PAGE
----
Phil Gyford


Friday 31 January 2003

PreviousIndexNext The stationary city

I’m pretty sure that if Londoners were ever to explode into violent anarchy it would be because the transport infrastructure had come to a halt. When everything’s running smoothly tempers already flare at the traffic jams and crowded tubes. But it just takes one or two more things to go wrong to bring the city close to utter gridlock.

Last night I made an unnecessarily epic journey across London where the anarchy-inducing problems were: the Underground’s Central Line being out of action following an accident last Saturday; all the buses on that east-west route consequently overflowing with commuters, necessitating a 30 minute walk through the snow; reaching Moorgate to be thankful we weren’t heading towards Welwyn Garden City because the trains were screwed thanks to heavy snow; instead getting on a crowded train north that began leaking heavily, water pouring down the walls onto the seats; discovering a queue of more than 90 people (I counted) waiting for our bus; the queue for the other bus was longer; cadging a lift off a friend who drove us through snowy streets until reaching a steep hill blocked by an ice-bound car. After pushing our friend’s car back up to level ground we set off on foot through the snow for the best part of an hour.

This morning I remembered why I’m thankful for rarely using the underground; being propelled through tubes by crowds of shuffling and glum commuters being visualliy screamed at by the advertising covering every vertical surface would not be my idea of a good start to the day. But I was lucky; the Central Line’s still down as is part of the Picadilly Line. Add a generous helping of overnight snow and… Vive la revolution!


Travelling on a tube in London there isn't much to occupy your mind. Its a bit like swimming lengths of a pool, or using a cycling machine in a gym, you don't really know where to look or what to look at. Meeting the gaze of a fellow passenger usually causes both sides to look hurriedly away. I used to spend about 90 minutes a day on the tube. After a year in Ealing I had memorised most of the Central Line and all of the Piccadilly line, I must have spent hundreds of hours studying tube maps either in stations or on trains. Journeying without a book or a magazine is not to be recommended. Quite soon after moving to North London I had committed all the stations of the Northern line to memory. The longer I was in London the more it seemed that I was spending my whole life down there, that my life was disappearing down the tubes.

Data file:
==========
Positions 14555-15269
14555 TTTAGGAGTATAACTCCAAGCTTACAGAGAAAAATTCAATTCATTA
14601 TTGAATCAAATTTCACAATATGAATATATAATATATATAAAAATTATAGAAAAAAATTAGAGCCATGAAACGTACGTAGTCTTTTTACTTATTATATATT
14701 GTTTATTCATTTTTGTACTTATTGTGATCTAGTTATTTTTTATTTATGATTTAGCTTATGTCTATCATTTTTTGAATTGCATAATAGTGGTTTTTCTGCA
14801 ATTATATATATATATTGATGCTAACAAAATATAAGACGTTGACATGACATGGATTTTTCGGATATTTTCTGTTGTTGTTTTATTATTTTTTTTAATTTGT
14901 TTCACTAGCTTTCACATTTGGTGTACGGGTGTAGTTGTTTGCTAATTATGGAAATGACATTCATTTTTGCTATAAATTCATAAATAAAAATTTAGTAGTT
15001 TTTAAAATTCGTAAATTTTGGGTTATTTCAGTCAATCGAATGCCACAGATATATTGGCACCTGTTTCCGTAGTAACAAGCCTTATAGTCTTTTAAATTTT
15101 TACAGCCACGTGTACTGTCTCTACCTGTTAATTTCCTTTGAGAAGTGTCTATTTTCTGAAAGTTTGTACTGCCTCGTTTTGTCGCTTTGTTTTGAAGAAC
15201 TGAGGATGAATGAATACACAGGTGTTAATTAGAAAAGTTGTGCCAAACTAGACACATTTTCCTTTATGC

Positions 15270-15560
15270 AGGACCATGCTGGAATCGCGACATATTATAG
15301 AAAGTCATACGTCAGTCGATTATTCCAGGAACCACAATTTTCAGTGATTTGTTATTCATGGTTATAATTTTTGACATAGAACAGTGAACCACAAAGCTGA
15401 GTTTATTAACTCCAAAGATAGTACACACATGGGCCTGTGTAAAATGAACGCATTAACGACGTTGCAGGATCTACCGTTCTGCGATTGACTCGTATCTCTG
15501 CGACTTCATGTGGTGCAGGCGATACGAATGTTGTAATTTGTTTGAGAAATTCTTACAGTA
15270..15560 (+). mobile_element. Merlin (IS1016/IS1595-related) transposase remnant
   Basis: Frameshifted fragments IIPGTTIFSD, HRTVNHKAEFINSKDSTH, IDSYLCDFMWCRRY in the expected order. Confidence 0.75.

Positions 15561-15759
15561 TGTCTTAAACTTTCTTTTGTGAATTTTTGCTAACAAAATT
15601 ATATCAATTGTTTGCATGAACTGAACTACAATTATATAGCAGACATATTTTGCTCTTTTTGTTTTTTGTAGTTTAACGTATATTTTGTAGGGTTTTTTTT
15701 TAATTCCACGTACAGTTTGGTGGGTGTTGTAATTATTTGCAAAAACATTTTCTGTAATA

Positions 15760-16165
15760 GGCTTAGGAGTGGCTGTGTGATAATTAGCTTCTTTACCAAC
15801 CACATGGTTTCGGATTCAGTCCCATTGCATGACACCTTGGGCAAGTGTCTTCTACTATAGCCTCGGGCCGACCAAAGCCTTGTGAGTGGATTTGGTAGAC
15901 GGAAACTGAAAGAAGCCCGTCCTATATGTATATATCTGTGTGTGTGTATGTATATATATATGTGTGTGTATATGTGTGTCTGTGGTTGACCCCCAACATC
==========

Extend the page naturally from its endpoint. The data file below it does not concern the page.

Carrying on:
One fateful day I resolved never to use the tube again. What finally pushed me to this decision was getting stuck in a tunnel on a congested train for a long period. Its one thing to be stuck in an overheated train, when you have a seat to yourself. Quite another when you are packed in like a sardine, can't stand up straight, can't move backwards or forwards and have not the slightest idea whether you are going to be in that position for five minutes or fifty minutes. I remember after ten minutes I could feel my composure start to go. Panic was very close and it took all the mental discipline at my disposal to keep it together. By the time the train eventually moved 20 minutes later I swore that never again would I put myself in that position.

My decision not to use the tube gave rise to an extraordinary few years of travelling. I decided I was going to start walking to and from work. My flat in North London was five and a half miles from the office near Oxford Circus in the west end. The very first morning of this new routine, I left home before 7 armed with an A to Z. I had not been walking more than ten minutes when, a lorry stopped and the driver asked me for directions. Within minutes I was in the drivers cab getting a lift, and chatting to the driver, who had come a long way. I was at work by eight. I couldn't believe I had hitchhiked to work, what a contrast to the tube to my normal journey. For the next 12 months I walked to and from work every day. I never got stopped by another lorry driver never got another lift, but I was hooked. The walk was fascinating, it took me 1 hour and twenty minutes each way. My then girlfriend (now wife) started coming with me, she had an extra ten minutes to walk. We used to rendezvous in Regents Park in the evening and walk home together from there. It was so civilised.